Nicole RaymondiComment

Nicole RaymondiComment
        I'm in Palo Alto this weekend for a conference on the intersection of  technology, psychology, and neuroscience. Three topics that are very  close to me and the work I want to do in this world. But as the attendee  list came out and I scanned the titles and descriptions of the guests I  felt an all too familiar feeling.  I started to think, 'Damn. These people are doing really big things. Important things. They know so  much more than I do.' Then I mentally rehearsed myself standing at the  cocktail hour or outside a session room nodding my head and listening intently as they spoke.  This behavior goes all the way back to  the beginning of my tech days. I had just moved to NYC after college and  was constantly making the rounds to as many tech events I could get my hands on. I'd show up though, be one of the few females in the room, and  immediately make it known that I was a designer who knows very little  about tech. That insecurity was only compounded by the constant message that I'd never make it in tech without a coding background or a CTO, and  at some level, I believed it. After the events though, I'd go home and  work on  @quotifulapp  learning about mobile development on my own. Then someone told me about  a weekend-long course at Columbia, called TechSpeak, designed for  entrepreneurs to learn how to work with developers on their ideas. After  the first 9 hour day, I realized I'd wasted my money. The information was invaluable, but I had learned most of it the hard way (or maybe the  memorable way), I'd learned it by doing it. It took hundreds of dollars  and a missed sunny Saturday to realize I know more than I think I do.  Refocusing  my career path towards psychology and neuroscience has brought up a lot  of those insecurities all over again. I constantly catch myself  thinking I don’t have a degree in any of those areas and preface most of my conversations with, “I’m sure you know more about this than I do but…”  To finish that sentence, “…I’m done asking for  permission.” I’m giving myself permission to speak without feeling  stupid, uninformed, or less. Because I know how much I don’t know, but I also do know something. And that’s enough to get started.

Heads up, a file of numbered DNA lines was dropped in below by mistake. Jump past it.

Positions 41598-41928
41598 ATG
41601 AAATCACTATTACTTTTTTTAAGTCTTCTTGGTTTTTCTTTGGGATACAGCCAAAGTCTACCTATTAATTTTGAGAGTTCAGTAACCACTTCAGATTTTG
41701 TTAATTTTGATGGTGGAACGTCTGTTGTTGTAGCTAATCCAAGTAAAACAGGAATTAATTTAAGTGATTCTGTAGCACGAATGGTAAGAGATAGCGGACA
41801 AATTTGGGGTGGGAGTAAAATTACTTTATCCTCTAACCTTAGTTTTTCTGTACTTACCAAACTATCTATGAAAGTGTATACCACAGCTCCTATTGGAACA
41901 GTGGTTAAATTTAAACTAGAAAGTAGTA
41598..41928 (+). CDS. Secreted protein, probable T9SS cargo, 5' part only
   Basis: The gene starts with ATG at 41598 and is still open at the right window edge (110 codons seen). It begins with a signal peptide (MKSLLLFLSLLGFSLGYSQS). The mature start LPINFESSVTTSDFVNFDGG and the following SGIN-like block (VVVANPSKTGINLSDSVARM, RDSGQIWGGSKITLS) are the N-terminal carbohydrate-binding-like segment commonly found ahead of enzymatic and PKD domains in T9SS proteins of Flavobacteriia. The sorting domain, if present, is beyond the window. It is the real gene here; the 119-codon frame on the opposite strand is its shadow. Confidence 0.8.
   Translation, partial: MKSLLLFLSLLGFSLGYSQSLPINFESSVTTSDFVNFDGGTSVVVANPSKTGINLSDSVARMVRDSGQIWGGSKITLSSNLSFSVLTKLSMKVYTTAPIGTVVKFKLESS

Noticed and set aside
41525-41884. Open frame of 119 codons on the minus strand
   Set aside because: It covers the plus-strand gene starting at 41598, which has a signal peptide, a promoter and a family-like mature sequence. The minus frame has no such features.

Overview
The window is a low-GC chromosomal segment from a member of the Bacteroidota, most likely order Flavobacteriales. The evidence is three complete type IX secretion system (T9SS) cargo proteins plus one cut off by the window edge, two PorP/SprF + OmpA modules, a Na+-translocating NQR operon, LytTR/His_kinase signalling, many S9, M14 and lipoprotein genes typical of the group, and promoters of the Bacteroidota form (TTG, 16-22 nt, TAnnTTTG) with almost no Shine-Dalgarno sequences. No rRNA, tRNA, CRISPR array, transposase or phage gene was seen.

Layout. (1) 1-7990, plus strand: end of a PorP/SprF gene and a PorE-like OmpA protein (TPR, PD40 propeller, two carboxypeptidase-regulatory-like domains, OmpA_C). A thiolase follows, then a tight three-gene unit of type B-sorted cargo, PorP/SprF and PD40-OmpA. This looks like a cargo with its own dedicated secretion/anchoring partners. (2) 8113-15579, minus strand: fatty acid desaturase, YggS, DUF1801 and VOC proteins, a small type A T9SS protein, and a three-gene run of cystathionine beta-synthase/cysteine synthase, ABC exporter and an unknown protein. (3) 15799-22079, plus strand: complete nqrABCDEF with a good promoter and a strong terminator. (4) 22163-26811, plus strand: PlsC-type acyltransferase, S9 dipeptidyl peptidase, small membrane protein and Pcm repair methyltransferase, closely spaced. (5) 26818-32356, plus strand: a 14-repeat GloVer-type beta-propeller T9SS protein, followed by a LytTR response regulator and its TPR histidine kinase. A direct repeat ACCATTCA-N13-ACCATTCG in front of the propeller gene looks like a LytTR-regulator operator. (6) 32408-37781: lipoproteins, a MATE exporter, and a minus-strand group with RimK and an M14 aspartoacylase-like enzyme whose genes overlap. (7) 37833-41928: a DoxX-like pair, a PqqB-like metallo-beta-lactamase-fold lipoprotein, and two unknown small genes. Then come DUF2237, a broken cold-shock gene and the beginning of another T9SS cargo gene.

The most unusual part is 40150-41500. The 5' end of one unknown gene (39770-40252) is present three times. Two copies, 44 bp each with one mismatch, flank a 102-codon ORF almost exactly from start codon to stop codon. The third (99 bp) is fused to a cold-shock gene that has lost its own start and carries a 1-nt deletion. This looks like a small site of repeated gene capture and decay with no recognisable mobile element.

I'm in Palo Alto this weekend for a conference on the intersection of technology, psychology, and neuroscience. Three topics that are very close to me and the work I want to do in this world. But as the attendee list came out and I scanned the titles and descriptions of the guests I felt an all too familiar feeling.

I started to think, 'Damn. These people are doing really big things. Important things. They know so much more than I do.' Then I mentally rehearsed myself standing at the cocktail hour or outside a session room nodding my head and listening intently as they spoke.

This behavior goes all the way back to the beginning of my tech days. I had just moved to NYC after college and was constantly making the rounds to as many tech events I could get my hands on. I'd show up though, be one of the few females in the room, and immediately make it known that I was a designer who knows very little about tech. That insecurity was only compounded by the constant message that I'd never make it in tech without a coding background or a CTO, and at some level, I believed it. After the events though, I'd go home and work on @quotifulapp learning about mobile development on my own. Then someone told me about a weekend-long course at Columbia, called TechSpeak, designed for entrepreneurs to learn how to work with developers on their ideas. After the first 9 hour day, I realized I'd wasted my money. The information was invaluable, but I had learned most of it the hard way (or maybe the memorable way), I'd learned it by doing it. It took hundreds of dollars and a missed sunny Saturday to realize I know more than I think I do.

Refocusing my career path towards psychology and neuroscience has brought up a lot of those insecurities all over again. I constantly catch myself thinking I don’t have a degree in any of those areas and preface most of my conversations with, “I’m sure you know more about this than I do but…”

To finish that sentence, “…I’m done asking for permission.” I’m giving myself permission to speak without feeling stupid, uninformed, or less. Because I know how much I don’t know, but I also do know something. And that’s enough to get started.

Life by Design was born out of a need for my own self-healing after decades of unresolved illness. It wasn’t until finding the courage to look within that I discovered it was my own belief system holding me back from experiencing a truly thriving life. We all have access to that thriving life. We just need to rediscover our power and ignite the healing-self. Only then can we unapologetically live a life by our own design.